In January 2017, I decided to kick off a new year in the snow. One thing I really wanted was a place that was super comfortable to escape the cold, because although I’ve been snowboarding for a long time and I’ve experienced amazing winter getaways like the little village of Nozawa Onsen in Japan and the south island of New Zealand, I’ve never been able to finish a day on the slopes and come home to proper luxury.
I’d heard about The Chedi in Andermatt because I’d previously stayed other Chedi hotels, including the Chedi Chiang Mai (now Anantara) and the Chedi Ubud in Bali. The brand has a unique touch on luxury and there is a consistent Eastern theme that ties their hotels together, so I was super intrigued about how the brand was able to incorporate the feel of an Asian luxury hotel in an old Swiss alpine town that is full of traditional chalets.
The Chedi Andermatt is by far the most significant hospitality operation in the town of Andermatt, which has an interesting history – click here to read more about the town and click here to read the full Andermatt development story that includes The Chedi hotel. Due to it being Andermatt’s largest resort, the developer of the hotel had to stick to extremely strict guidelines about complementing the existing village landscape rather than dominating it, so the resort looks perfectly at home among the local homes, small streets and alpine train tracks that bring visitors into Andermatt.
When you walk into the foyer you’re greeted by lots of stone, wood, glass and metal, although the décor is warm and inviting, which is helped by the many open fires that operate throughout the ground floor. It is a premium hotel for travellers who are looking for something special, and you can understand why when you get a sense of how uncompromising they have been in the design, construction and fit-out.
A lot of brands use the word uncompromising, but let me give you some examples of why it fits here: the hotel has its own ski butler, so 15 minutes before you’re ready to hit the slopes you simply get measured up, grab your stuff and walk out fully-equipped; downstairs there are three large Asian-inspired hot pools at 32 degrees, 38 degrees and 42 degrees; there are two steam rooms and two dry saunas at different temperatures to suit your tastes; there is a regular indoor pool upstairs, and an outdoor heated pool where you can reach out and grab powdery snow from the edges and watch the steam float off toward the hotel’s own ice skating rink. (The hotel is quite exclusive and some areas couldn’t be photographed easily, so click here to check out their gallery to get a feel for the spa areas.)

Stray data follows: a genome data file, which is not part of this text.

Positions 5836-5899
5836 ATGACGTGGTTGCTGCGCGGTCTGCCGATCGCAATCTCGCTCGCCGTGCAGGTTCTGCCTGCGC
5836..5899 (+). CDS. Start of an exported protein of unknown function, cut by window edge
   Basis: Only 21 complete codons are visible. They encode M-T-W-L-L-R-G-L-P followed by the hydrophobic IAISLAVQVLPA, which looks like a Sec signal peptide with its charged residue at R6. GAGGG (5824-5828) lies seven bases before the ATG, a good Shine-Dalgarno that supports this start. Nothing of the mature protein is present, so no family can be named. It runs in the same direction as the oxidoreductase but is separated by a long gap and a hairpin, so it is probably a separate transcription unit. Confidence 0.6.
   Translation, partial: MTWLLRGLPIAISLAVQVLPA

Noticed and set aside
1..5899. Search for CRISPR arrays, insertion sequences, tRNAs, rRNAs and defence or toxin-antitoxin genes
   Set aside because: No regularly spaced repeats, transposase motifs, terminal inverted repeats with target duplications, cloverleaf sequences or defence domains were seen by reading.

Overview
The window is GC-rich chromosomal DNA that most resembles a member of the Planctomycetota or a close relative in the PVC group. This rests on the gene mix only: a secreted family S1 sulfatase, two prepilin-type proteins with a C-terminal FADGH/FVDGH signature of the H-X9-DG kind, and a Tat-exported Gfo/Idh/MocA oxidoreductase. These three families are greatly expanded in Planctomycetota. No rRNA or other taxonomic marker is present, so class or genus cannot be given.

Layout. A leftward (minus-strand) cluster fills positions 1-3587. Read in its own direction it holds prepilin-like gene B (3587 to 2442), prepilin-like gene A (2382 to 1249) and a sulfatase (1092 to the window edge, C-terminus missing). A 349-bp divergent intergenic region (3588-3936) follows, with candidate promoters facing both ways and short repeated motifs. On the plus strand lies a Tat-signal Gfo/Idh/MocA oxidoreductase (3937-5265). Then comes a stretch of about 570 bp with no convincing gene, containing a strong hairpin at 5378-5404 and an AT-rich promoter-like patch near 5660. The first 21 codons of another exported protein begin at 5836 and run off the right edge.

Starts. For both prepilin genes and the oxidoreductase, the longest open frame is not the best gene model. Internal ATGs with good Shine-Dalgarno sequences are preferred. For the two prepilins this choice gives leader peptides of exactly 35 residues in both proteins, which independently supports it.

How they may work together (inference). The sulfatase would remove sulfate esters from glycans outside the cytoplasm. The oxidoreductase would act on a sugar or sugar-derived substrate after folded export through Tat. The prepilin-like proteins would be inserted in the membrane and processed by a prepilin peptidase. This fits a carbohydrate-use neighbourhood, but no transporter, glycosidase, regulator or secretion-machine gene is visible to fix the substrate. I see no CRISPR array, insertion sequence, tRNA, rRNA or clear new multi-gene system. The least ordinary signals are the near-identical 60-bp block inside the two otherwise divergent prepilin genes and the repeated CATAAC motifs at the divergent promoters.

For all of these reasons and more (I forgot to mention a five metre high glass cheese room and a shower in every room that would be plain weird if it were any bigger), this place has really earned the label of being uncompromising – everywhere you look you realise that they haven’t attempted to save a dollar on anything. It’s absolutely over the top, but tasteful at the same time. And it was familiar, because so many elements of the interiors have been borrowed from their other hotels from around the world.
The food is fantastic, and they have an incredibly good Japanese Restaurant (simply called… The Japanese Restaurant, the Swiss can be very practical at times!), and the restaurant has a sake selection fitting for its achievement of having Switzerland’s only sake sommelier. And the sake was excellent, and the sashimi and sushi provided a welcome break from the typical and heavy Swiss mountain food.
And a massive shout-out to one of the extremely friendly lobby staff, Guido, who made our stay very special. My husband and I love snowboarding, but we also really love being in the snow and NOT snowboarding! I mean, it’s the nature and little bars and restaurants and spa experiences that probably dominate our snow holidays more than the ski runs etc. So Guido gave us some amazing suggestions for what to do around Andermatt, which were all awesome:
- There’s the cutest little alpine train that can take you all the way to Zermatt, and the section that leaves from Andermatt makes the surrounding areas really accessible. And because it’s Swiss, it’s almost completely silent, it arrives and leaves on time, and it’s heated and comfortable inside with big windows to take in the alpine views. Make sure you use this train – the ride is beautiful.
- Close to the town there is a winding track that you can get to the top of by an old two-seat chairlift or by taking the train, but stopping at Natschen. Either ski down at the end of your day or toboggan down for fun, but stop at Alp-Hitta for a cordon bleu and a beer or Himalaya bar for a schnapps and a chance to relax and look at the view
- If you’re keen for a walk, take the train to Tschamut and trek up the winding path that will eventually lead you to Milez, which has a couple of bars and is a busy ski slope – you’ll find fun parks and a half pipe here during high season. At the bottom you’ll find Sudada, which makes a fantastic schnitzel and mushroom soup, as well as a coffee made with schnapps and whipped cream on top – delicious but deadly
So as you can see, if you don’t want to ski there is plenty of other stuff to do in and around Andermatt, and we spent two out of our five days entirely within the hotel, just because the room, fires, food, balconies, pools and hydrotherapy areas make you want to chill.
Anyway I hope the photos below do the hotel some justice, we stayed in the base room and it was more like a junior suite compared to most hotels, it really was an amazing experience and I nearly cried when I had to leave!
* This article is not an independent review and should not be considered as such